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5 of the Biggest Red Flags on a Resume for a recent College Graduate (2021)

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How many times have you stared at your inbox looking at a carefully constructed email with the awful phrase, “We have decided to go with other candidates at this time.”

A resume is your first opportunity to show a prospective employer who you are along with the value you can bring to the team. So now that you’re rejected from their hiring process, now what? You could always keep applying to different companies but it’s important to take a look at your resume and see what could be revised. After all, it’s important to showcase yourself in the best possible light and this is your chance!


1. Your Address Listed

Simply put, it’s not necessary. Having your personal mailing address on your resume isn’t going to turn any heads but may turn them away.

“Only include your address when you think it will help you,” said /u/znn94x on a Reddit post asking an address-related question

For starters, you should omit your mailing address entirely because frankly, the employer isn’t going to mail anything to you. Second, it looks cleaner. The first page of your resume is prime real estate so unnecessary information like what street you live on or your apartment number isn’t needed.

“What if they want to contact me?” Your phone number and email address are how they want to contact you. To put it more bluntly, it’s 2021, they’re either gonna contact you via email or not follow up at all so get rid of that address line!

Another thing to note is that there’s the unfortunate reality of an employer not wanting you because you’re located a certain distance away. Whether or not you have plans to relocate, they may see your location and think otherwise. If you live in a suburban neighborhood outside a big city, writer Greater [Blank] Area or similar. For example, when I lived on the east side of Michigan I put ‘Greater Detroit Area’ despite living in a small town located 20 minutes outside of downtown.


2. Typos, Misspellings, Grammar Mistakes, Consistency

 

Easily one of the most overlooked issues on a resume is your grammar! Granted, in the age of spellcheck I’m sure everything is spelled correctly for the system but what about for human eyes?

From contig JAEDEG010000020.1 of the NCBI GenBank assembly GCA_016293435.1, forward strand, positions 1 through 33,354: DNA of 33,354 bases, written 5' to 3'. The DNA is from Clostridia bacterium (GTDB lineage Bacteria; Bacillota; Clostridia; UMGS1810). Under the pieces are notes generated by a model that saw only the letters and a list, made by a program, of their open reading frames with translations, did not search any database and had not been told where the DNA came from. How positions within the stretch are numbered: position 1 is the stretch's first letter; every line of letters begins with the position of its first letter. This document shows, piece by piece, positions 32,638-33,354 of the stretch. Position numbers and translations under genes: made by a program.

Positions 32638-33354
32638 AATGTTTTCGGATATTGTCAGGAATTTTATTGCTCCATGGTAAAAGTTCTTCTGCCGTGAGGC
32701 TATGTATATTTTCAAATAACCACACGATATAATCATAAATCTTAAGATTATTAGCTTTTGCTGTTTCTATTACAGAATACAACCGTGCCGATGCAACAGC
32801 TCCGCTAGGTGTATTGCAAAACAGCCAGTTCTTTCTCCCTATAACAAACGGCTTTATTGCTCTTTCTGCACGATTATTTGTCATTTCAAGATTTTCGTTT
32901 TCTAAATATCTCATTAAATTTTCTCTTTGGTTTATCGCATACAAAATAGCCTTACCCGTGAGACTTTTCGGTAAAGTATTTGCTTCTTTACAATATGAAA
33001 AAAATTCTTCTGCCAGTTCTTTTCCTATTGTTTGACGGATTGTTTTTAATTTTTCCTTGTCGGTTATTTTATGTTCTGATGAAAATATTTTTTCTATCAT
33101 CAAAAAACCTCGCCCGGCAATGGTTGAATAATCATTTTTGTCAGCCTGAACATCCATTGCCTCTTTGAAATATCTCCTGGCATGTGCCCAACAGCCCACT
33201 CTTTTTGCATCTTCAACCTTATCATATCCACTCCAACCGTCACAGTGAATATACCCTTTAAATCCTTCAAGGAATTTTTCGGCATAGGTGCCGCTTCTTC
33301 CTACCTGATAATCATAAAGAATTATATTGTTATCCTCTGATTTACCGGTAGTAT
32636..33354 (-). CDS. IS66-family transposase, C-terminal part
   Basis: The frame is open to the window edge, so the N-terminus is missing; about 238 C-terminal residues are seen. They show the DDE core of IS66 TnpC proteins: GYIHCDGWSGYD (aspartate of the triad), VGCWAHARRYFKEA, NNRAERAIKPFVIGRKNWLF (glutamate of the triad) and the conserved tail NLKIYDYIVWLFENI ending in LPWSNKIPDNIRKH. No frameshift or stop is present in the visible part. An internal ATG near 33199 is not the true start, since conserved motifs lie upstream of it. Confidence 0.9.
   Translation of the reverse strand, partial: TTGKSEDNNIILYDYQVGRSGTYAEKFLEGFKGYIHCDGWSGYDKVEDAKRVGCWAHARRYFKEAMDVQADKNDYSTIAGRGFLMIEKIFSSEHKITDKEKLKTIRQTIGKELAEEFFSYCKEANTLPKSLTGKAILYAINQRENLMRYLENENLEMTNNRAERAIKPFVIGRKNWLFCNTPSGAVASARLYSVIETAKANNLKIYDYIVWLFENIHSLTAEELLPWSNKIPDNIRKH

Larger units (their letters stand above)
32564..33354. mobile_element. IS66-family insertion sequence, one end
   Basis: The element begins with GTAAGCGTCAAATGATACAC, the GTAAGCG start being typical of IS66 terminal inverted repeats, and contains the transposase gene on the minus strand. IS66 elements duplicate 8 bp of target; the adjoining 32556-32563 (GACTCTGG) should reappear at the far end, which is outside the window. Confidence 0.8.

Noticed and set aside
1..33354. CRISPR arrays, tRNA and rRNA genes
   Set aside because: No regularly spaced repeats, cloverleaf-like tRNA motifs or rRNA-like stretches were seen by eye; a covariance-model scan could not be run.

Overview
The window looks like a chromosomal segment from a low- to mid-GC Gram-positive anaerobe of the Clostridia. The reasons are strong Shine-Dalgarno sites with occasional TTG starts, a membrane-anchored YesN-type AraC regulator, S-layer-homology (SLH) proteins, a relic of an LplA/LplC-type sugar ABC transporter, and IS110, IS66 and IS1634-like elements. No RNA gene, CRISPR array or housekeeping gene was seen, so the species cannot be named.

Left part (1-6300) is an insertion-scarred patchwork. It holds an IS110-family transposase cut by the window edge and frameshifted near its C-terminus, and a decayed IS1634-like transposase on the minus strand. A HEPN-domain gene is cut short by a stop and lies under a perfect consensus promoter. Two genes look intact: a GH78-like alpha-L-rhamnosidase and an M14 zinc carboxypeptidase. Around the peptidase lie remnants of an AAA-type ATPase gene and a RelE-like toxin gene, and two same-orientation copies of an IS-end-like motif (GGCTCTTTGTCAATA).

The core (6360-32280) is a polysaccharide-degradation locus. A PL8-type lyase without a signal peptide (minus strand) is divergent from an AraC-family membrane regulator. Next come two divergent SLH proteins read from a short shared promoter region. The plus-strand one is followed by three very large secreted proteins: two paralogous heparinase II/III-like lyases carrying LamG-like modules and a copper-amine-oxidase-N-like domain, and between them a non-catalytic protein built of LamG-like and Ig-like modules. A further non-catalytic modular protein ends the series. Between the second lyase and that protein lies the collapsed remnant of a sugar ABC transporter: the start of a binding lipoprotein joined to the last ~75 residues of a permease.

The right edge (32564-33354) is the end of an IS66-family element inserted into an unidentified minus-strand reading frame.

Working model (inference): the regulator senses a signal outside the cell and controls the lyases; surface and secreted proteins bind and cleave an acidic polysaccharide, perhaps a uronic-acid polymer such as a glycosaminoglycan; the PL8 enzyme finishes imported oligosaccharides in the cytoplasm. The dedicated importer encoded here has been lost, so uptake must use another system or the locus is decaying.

For example, are you spelling out acronyms specific to your industry or abbreviating them? The human resources specialist reviewing your resume may not understand what Lightroom is and why it matters to a general marketing position but spelling it out as Adobe Lightroom helps.

Even when people don’t understand Adobe’s line of products outside of Photoshop they understand that Adobe products represent creativity along with being a workplace essential for marketers.

Another thing to be sure of is making sure you’re consistent with grammar. Does each line of your previous job’s accomplishments end with a period or none at all? Do they alternate each line? If so, pick which one works best for you design-wise and apply it. These are bullet points so the decision between a period or not isn’t going to make or break it but when it’s inconsistent it might as well.


3. Skill Progress Bars

Image credit goes to Zoran Zlokapa who shared his thoughts on the progress bar here.

Let’s break this down.

What does this actually tell you?

For starters, it’s inconsistent! Adobe Muse followed by Illustrator and Photoshop? Use Adobe in all or none at all. Yes, photoshop and illustrator are incredibly well-known programs but still, be consistent.

Now, let’s dive in.
What is Web Design? HTML? User Experience and User Interface (UX/UI)? Web Design is a broad category and saying you have 81 percent proficiency by your own self-definition is detrimental to your resume.

Instead, think of it this way; what programs do you use and what accomplishments do you have in Web Design?

The issue with progress bars is where do you and industry professionals draw the line? What is 100 percent in your field? Winning a Nobel prize? Pulitzer?